For the first time, she felt horrible on the set.
Though Joan Blondell played Lucille Ball’s sidekick on the show, she was not playing her sidekick in real life. Unfortunately, Ball didn’t realize this. When Ball criticized her performance in front of everyone, Blondell felt furious and humiliated.
So, she stormed out of the set right after the filming was over—and never came back.
Her next co-star was definitely a step up.
In 1968, Blondell scored a gig in the American comedy western film Stay Away Joe. She played the tavern owner Glenda Callahan, who constantly chased the character Elvis Presley portrayed. While rubbing shoulders with the King of Rock and Roll, she had an experience that compensated for her disappointment in the TV world.
But she was still searching for something new.
After the TV fiasco and the new movie, Blondell began experimenting with yet another art form—writing. She wrote a book, a novel titled Center Door Fancy. The novel oddly represented Blondell’s real life, and therefore, it seemed like an autobiography disguised as a work of fiction. Here’s why.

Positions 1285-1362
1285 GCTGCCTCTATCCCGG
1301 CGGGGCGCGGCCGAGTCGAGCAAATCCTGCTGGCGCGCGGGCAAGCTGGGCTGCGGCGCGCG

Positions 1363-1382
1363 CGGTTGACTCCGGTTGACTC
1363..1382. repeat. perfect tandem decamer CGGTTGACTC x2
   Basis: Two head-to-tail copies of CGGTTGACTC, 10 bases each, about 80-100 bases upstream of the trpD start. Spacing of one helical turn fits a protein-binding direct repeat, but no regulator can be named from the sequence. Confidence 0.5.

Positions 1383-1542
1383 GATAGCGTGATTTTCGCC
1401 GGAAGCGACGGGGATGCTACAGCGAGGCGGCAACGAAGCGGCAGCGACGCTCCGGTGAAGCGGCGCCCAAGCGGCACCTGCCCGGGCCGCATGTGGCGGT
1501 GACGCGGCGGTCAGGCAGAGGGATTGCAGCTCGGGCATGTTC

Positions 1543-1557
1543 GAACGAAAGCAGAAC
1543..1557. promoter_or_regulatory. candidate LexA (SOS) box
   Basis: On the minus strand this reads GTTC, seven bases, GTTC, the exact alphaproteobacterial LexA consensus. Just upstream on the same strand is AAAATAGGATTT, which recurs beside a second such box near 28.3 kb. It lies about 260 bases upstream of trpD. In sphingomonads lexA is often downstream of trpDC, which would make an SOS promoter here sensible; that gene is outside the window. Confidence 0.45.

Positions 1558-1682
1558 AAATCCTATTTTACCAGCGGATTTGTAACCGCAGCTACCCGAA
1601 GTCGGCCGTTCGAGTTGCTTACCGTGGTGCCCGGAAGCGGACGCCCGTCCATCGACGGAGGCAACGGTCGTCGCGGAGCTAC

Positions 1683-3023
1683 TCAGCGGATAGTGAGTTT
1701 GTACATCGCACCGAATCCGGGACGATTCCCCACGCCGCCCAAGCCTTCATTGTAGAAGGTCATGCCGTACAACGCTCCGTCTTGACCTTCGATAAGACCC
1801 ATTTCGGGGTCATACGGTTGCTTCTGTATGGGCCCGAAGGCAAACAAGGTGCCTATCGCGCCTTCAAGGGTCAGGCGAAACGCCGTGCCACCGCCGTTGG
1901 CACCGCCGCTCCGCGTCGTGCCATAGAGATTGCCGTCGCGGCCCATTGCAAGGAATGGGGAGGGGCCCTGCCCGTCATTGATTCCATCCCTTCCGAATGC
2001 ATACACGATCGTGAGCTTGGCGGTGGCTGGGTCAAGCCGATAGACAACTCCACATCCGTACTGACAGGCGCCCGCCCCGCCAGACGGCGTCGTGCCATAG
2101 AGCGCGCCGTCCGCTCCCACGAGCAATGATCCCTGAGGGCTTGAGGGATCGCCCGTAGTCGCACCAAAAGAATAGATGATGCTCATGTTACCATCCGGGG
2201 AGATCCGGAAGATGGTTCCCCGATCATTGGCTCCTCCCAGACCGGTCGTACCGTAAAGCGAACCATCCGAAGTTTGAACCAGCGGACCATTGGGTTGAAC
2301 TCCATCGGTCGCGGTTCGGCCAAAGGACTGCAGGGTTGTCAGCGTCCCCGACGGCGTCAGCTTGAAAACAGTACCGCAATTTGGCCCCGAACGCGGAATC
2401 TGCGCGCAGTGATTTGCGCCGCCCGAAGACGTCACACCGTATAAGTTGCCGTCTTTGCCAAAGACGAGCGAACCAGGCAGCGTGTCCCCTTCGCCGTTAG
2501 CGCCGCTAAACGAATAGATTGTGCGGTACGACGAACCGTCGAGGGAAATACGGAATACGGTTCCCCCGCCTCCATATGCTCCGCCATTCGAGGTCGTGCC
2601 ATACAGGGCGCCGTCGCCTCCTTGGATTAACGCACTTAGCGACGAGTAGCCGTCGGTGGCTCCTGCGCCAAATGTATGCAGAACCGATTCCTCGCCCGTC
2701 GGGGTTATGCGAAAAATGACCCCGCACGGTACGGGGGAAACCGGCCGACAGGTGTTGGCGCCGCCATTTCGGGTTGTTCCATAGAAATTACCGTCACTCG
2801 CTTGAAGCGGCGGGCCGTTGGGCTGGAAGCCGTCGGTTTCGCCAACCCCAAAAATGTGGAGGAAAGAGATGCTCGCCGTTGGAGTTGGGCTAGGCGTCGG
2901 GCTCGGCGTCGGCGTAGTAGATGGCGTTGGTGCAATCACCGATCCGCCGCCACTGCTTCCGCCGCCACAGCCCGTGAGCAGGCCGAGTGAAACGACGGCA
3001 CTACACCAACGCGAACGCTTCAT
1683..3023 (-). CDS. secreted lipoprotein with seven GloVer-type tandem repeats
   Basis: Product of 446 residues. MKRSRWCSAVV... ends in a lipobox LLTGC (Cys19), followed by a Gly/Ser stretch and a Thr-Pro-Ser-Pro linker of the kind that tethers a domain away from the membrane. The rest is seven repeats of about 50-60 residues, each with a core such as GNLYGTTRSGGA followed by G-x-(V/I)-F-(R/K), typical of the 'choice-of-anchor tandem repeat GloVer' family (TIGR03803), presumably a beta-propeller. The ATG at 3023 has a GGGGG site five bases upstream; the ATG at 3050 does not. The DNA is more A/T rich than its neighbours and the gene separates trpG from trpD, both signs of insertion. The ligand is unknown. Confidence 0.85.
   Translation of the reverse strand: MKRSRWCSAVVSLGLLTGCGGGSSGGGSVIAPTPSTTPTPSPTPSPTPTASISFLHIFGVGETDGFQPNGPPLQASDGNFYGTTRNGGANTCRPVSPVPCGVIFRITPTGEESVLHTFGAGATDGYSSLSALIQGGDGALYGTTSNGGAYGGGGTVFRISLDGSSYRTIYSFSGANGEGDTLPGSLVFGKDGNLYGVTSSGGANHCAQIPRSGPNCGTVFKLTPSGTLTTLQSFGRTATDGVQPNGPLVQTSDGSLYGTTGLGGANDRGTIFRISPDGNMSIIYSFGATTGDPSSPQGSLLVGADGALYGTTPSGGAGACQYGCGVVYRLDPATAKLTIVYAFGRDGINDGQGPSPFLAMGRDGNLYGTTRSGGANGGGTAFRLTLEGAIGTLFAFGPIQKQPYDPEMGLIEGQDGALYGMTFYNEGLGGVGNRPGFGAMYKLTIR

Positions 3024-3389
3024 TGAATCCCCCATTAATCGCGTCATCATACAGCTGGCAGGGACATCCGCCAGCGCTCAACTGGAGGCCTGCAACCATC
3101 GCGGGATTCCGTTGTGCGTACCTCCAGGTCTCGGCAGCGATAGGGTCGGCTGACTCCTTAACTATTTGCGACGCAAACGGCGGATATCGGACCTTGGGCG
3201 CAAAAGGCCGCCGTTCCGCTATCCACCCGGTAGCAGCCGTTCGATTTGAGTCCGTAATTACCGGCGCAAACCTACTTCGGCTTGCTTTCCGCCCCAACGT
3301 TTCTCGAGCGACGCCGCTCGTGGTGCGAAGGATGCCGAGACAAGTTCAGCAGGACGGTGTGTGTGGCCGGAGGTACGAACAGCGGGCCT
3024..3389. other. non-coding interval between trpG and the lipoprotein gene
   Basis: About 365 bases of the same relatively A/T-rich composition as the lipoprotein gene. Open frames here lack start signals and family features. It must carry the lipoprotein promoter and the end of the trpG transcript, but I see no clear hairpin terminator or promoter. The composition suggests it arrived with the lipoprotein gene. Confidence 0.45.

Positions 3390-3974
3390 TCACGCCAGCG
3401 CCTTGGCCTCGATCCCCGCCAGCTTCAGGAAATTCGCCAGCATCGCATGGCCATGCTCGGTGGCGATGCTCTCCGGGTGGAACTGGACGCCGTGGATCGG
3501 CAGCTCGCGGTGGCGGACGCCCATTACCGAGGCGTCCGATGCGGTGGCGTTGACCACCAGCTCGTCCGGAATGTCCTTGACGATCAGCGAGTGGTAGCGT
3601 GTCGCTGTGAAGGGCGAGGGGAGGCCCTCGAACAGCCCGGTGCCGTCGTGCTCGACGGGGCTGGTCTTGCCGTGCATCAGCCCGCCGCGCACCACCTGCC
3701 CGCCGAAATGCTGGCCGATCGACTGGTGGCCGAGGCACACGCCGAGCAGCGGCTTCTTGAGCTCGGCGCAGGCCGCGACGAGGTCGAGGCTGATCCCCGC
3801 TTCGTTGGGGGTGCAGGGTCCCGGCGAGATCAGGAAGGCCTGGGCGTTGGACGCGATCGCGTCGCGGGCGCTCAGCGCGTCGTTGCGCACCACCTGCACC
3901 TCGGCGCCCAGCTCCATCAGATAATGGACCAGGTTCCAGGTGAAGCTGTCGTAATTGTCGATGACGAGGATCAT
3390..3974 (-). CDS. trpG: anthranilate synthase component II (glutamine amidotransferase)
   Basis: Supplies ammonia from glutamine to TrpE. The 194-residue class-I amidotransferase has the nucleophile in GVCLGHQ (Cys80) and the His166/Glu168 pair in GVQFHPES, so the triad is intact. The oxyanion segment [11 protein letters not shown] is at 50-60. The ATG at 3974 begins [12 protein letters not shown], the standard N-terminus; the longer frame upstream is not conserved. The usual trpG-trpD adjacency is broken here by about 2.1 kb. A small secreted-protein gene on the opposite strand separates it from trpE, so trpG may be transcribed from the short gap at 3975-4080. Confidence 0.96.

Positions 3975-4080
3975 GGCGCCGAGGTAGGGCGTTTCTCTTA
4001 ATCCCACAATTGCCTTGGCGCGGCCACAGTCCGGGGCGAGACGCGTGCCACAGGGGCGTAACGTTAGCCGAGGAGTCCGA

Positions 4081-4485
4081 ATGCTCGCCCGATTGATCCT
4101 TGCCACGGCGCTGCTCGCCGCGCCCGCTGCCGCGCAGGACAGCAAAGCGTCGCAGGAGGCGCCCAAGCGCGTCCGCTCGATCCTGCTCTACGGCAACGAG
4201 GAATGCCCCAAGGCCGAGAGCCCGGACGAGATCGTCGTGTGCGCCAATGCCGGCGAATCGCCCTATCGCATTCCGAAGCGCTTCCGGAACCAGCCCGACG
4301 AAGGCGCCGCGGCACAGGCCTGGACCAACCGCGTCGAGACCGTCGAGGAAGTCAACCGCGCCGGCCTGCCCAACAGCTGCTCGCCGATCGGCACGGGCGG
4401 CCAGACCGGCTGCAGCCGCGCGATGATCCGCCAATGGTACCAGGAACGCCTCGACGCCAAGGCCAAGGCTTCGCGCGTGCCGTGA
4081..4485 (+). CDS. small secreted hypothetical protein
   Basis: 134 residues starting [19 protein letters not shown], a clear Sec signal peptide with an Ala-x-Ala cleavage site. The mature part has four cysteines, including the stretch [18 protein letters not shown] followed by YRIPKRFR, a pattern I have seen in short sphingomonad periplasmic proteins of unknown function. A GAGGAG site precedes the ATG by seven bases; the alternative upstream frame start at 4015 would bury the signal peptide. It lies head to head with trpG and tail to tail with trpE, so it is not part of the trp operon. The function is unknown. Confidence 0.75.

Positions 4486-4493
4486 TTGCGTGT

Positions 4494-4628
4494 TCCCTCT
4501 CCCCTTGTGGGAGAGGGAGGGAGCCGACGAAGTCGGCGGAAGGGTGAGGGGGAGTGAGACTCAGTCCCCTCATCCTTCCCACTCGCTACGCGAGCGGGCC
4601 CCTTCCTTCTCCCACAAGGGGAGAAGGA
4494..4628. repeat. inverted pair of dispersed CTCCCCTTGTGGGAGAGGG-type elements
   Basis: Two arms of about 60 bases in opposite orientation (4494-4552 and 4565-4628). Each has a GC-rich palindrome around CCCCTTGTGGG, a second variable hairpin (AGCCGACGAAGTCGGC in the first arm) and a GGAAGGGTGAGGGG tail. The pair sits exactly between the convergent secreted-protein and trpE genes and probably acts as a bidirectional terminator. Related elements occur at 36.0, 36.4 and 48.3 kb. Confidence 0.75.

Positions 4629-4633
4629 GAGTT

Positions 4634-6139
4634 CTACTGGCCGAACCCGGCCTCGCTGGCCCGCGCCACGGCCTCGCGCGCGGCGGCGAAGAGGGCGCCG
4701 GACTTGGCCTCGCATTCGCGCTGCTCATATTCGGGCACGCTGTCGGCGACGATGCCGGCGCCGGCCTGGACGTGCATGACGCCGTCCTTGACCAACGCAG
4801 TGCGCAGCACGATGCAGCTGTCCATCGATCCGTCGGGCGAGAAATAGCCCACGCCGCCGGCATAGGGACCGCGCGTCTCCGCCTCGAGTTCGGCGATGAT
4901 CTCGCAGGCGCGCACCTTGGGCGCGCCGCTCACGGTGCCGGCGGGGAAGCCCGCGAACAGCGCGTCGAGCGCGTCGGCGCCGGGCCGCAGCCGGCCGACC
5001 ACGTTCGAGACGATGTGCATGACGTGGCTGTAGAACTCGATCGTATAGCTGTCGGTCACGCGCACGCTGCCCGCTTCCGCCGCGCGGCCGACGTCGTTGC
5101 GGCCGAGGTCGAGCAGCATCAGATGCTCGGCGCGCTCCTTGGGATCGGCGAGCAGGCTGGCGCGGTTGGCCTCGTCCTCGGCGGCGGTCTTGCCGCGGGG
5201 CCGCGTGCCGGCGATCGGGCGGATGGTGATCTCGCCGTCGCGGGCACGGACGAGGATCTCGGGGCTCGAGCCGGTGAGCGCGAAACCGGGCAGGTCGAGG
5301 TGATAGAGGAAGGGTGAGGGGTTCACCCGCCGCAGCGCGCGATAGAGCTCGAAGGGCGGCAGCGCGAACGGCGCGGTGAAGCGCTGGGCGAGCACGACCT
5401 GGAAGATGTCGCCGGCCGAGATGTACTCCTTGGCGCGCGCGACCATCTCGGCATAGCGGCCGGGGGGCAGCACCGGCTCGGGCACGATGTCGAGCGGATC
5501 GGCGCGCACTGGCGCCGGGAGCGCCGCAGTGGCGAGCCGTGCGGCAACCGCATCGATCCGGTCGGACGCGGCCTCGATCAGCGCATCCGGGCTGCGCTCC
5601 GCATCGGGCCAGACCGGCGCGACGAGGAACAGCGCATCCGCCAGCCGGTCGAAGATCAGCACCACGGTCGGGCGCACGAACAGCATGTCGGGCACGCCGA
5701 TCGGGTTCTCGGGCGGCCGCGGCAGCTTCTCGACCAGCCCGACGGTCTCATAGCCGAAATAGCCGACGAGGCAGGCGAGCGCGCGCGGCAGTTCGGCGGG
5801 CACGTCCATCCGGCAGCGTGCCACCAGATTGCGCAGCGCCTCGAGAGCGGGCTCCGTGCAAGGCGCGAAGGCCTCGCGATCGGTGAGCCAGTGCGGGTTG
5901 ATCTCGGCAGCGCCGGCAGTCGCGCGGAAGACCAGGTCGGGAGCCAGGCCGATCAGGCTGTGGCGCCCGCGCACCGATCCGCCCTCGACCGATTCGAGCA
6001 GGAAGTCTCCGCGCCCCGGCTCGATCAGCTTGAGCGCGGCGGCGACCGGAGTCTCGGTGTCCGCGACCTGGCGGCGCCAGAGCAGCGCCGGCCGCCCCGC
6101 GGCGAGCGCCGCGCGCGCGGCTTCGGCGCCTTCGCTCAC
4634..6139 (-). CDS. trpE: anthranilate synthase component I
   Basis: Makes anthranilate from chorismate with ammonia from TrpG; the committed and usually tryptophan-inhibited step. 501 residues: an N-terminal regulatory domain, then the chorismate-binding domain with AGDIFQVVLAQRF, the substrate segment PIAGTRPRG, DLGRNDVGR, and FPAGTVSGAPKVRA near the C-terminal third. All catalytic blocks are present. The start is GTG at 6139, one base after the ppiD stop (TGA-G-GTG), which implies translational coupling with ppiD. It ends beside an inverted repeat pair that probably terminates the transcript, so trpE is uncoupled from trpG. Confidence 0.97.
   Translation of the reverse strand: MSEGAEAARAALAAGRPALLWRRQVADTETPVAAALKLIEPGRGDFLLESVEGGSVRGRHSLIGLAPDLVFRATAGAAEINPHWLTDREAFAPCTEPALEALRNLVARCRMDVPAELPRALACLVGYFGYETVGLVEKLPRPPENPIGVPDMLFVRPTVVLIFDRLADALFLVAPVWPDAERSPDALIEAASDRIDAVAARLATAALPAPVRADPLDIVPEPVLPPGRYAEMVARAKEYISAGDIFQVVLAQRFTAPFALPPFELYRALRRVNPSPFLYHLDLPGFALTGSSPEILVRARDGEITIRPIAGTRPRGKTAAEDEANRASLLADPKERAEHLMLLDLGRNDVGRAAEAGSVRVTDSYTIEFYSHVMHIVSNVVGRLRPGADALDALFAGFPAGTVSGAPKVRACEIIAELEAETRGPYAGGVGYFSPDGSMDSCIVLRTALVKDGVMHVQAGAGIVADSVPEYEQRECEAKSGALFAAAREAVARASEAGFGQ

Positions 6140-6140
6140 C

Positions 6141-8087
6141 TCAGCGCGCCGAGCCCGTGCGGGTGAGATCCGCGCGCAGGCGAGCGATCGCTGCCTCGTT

Of course, all of her husbands were characters.
For example, it was reported that Powell was described as very stingy. Even the main plot supported the claim that this was indeed an autobiography. This was because it told the story of Nora, who grew up around vaudevillians and rose to stardom in Hollywood. Coincidence? I think not.
However, this wasn't the only crazy story in Blondell's life. Her daughter Ellen had one of her own—and it wasn’t a joyful one.
Blondell, at that time, had her hands full with some serious family problems. Her daughter—Ellen Powell—was battling with addiction to a certain white powder. It was a long and arduous road to recovery—but thankfully, Ellen Powell ended up getting sober.